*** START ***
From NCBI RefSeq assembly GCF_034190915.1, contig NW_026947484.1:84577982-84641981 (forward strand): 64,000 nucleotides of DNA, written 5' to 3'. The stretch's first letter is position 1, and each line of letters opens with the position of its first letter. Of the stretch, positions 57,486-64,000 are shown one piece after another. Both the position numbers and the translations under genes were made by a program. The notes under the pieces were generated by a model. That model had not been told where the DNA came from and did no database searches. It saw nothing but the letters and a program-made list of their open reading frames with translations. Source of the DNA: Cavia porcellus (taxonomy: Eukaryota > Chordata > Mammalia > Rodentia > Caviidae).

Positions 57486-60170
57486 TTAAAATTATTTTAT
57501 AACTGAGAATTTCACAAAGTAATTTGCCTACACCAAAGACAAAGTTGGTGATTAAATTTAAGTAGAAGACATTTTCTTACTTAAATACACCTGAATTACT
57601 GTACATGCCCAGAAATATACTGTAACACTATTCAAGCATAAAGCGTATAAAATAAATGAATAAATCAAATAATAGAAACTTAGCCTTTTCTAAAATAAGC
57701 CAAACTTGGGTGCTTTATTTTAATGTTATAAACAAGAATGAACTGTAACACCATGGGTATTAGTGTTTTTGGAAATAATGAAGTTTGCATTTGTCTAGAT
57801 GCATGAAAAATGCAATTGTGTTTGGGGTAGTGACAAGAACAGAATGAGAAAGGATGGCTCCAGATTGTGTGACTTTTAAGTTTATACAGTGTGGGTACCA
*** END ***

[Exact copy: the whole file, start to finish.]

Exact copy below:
From NCBI RefSeq assembly GCF_034190915.1, contig NW_026947484.1:84577982-84641981 (forward strand): 64,000 nucleotides of DNA, written 5' to 3'. The stretch's first letter is position 1, and each line of letters opens with the position of its first letter. Of the stretch, positions 57,486-64,000 are shown one piece after another. Both the position numbers and the translations under genes were made by a program. The notes under the pieces were generated by a model. That model had not been told where the DNA came from and did no database searches. It saw nothing but the letters and a program-made list of their open reading frames with translations. Source of the DNA: Cavia porcellus (taxonomy: Eukaryota > Chordata > Mammalia > Rodentia > Caviidae).

Positions 57486-60170
57486 TTAAAATTATTTTAT
57501 AACTGAGAATTTCACAAAGTAATTTGCCTACACCAAAGACAAAGTTGGTGATTAAATTTAAGTAGAAGACATTTTCTTACTTAAATACACCTGAATTACT
57601 GTACATGCCCAGAAATATACTGTAACACTATTCAAGCATAAAGCGTATAAAATAAATGAATAAATCAAATAATAGAAACTTAGCCTTTTCTAAAATAAGC
57701 CAAACTTGGGTGCTTTATTTTAATGTTATAAACAAGAATGAACTGTAACACCATGGGTATTAGTGTTTTTGGAAATAATGAAGTTTGCATTTGTCTAGAT
57801 GCATGAAAAATGCAATTGTGTTTGGGGTAGTGACAAGAACAGAATGAGAAAGGATGGCTCCAGATTGTGTGACTTTTAAGTTTATACAGTGTGGGTACCA